In the late 1800s, railroad tycoon Henry Flagler began turning the narrow barrier island’s swampy tropical landscape into an oasis for the rich. By digging inlets, Palm Beach became separated from the mainland and eventually connected to the Intracoastal Waterway system that stretches to Boston. By the 1920s Palm Beach had become an established winter getaway, with grand hotels and houses with coral limestone facades, terra cotta tiles and tower lookouts. Locals developed pride in their historic architecture and the natural beauty that brought the rich there in the first place.

A century later, in the middle of the Covid-19 pandemic that nudged the restless rich out of locked-down cities, the historic pattern is repeating itself. Wealthy newcomers are seeking homes with oversized windows and open layouts. Some are establishing full-time residences rather than seasonal retreats, complete with leased office spaces and kids enrolled in local private schools.

There are modern-day differences. Nuisance flooding is becoming common to the south in Miami and Fort Lauderdale, and some homes in the Keys have already been made uninhabitable. While much of Palm Beach Island is at higher elevation, the water and winds threaten to press in from all directions.

Powerful king tides—a regular occurrence in the fall, with water rising higher and lingering longer—are getting more severe and now seem like a harbinger of what’s to come. Last October’s tides submerged boat docks and brought calf-high waters to the Lake Trail, a popular path that takes joggers past the mansions belonging to Charles Schwab and Henry Kravis. The grounds of former President Donald Trump’s Mar-a-Lago club are vulnerable to intensified flooding conditions.

A powerful king tide flooded the Lake Trail in October.
A powerful king tide flooded the Lake Trail in October.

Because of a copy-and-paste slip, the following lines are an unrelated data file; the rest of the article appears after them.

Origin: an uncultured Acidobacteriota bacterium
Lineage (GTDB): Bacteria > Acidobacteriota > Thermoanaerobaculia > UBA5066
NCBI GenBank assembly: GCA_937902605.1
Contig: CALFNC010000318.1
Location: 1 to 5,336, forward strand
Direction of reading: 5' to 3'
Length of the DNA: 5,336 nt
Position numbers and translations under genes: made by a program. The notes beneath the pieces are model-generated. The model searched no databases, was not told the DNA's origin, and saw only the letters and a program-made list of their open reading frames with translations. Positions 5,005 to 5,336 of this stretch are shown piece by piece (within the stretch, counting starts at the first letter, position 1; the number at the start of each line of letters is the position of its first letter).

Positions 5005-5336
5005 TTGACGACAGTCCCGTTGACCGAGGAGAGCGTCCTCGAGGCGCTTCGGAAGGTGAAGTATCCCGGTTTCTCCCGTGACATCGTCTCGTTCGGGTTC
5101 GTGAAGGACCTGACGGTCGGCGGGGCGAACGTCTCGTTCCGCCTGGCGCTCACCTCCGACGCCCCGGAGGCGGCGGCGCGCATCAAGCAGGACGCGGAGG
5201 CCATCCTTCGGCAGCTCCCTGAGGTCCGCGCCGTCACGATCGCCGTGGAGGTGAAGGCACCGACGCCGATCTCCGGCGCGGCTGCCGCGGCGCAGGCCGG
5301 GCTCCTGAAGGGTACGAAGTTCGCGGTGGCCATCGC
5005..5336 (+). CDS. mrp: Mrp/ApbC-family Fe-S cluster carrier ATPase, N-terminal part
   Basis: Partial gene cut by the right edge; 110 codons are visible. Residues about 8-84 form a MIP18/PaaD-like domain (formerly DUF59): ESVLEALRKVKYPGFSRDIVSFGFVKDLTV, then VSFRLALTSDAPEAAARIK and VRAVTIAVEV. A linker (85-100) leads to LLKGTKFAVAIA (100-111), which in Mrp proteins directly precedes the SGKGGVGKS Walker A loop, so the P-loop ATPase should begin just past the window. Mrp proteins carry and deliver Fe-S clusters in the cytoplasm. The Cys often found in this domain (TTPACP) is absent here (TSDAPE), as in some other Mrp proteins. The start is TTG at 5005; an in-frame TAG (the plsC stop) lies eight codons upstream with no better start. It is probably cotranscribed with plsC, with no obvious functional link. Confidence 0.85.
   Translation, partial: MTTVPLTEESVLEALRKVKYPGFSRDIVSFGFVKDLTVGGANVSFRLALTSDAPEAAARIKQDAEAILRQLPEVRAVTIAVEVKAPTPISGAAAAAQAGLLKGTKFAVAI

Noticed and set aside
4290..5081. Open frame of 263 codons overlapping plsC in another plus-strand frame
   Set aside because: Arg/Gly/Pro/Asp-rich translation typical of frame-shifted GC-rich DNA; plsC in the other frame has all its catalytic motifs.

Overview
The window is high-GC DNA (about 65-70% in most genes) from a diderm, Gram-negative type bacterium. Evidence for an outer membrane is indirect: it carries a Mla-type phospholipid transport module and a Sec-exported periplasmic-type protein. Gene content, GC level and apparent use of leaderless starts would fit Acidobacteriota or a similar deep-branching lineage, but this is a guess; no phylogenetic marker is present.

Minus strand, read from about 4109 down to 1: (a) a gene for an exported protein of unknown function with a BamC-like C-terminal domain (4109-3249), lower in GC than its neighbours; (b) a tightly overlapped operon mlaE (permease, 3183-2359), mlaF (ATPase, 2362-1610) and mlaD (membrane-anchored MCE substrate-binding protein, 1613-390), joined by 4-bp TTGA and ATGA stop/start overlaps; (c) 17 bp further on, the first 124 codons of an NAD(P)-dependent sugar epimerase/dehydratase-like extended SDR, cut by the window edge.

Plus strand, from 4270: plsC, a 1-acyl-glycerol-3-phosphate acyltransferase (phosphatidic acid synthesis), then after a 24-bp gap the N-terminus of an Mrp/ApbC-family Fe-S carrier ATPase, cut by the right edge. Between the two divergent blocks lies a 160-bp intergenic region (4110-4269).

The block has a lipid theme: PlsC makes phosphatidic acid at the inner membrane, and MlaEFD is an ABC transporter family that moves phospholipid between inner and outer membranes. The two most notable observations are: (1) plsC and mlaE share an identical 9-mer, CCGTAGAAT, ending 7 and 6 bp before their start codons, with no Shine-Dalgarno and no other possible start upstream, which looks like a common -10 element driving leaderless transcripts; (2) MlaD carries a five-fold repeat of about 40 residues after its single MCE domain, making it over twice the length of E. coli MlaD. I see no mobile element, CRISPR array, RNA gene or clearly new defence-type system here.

Photographer: Lannis Waters/Palm Beach Daily News/Imagn

Even the 75-room palace Flagler built for himself, now a museum, puts down sandbags whenever heavy rain is in the forecast. But the town is willing to do much more to help safeguard the next generation of homes facing down flood risk.

To see a vivid example of this phenomenon, head to the end of El Brillo Way, the site of an estate previously owned by the late Jeffrey Epstein. In a white West Indies-style mansion with a pool overlooking a small cove on the intracoastal, the disgraced financial adviser sexually assaulted underage girls.

The building was bulldozed out of existence in April, and even the address has now changed. That’s all thanks to real estate developer Todd Michael Glaser.

He paid Epstein’s estate $18.5 million for the house in March, and now he’s imagining the future. Glaser has drawn up plans for a new house in the Art Moderne style, with curved corners, upper-story terraces with bronze railings and enough bedrooms for up to 12 people. Inside will be finishes of bleached driftwood and sand-blasted stone, while the outdoor spaces will include a kitchen, hot and cold spas, and hammocks stretched between coconut trees.

Glaser is building a new waterfront mansion designed by architect Kobi Karp, replacing a now-demolished estate owned by Jeffrey Epstein.
Glaser is building a new waterfront mansion designed by architect Kobi Karp, replacing a now-demolished estate owned by Jeffrey Epstein.
Source: Kobi Karp Architecture and Interior Design, Inc.

Glaser said the project could more than triple his initial investment, easy, once construction is finished. There’s one crucial amenity he’s already showing off.

He arrived at a municipal pumping station next to the Epstein site in his black Mercedes-Maybach with an orange pinstripe, the car door emblazoned with his initials. The 57-year-old Miami native jumped onto the concrete-and-steel pump station, recently rehabbed by the town at a cost of $700,000. The system kicks in whenever water threatens the hedge-lined street.

A sale price of, say, $70 million would be a boon for Palm Beach. “Because that’s $1.4 million in taxes,” Glaser said of his project. “The city is listening to the billionaires.”

Pumps aren’t the only climate defense. Glaser said he will build higher than the mansion that preceded it, satisfying the requirement to exceed Federal Emergency Management Agency flood maps. Plus, there are seawalls. On the tour of the pumps, Glaser picked up a dead fish on the wrong side of the barrier and tossed it onto the moss-covered rocks.

Epstein lived on a low-lying stretch of Palm Beach property with a 98% chance of flooding over the next five years, according to First Street Foundation, a nonprofit that measures climate risk for individual properties. “We’re spending a lot more money now to protect a guy who’s not buying it now but who could be buying it 50 years from now,” Glaser said.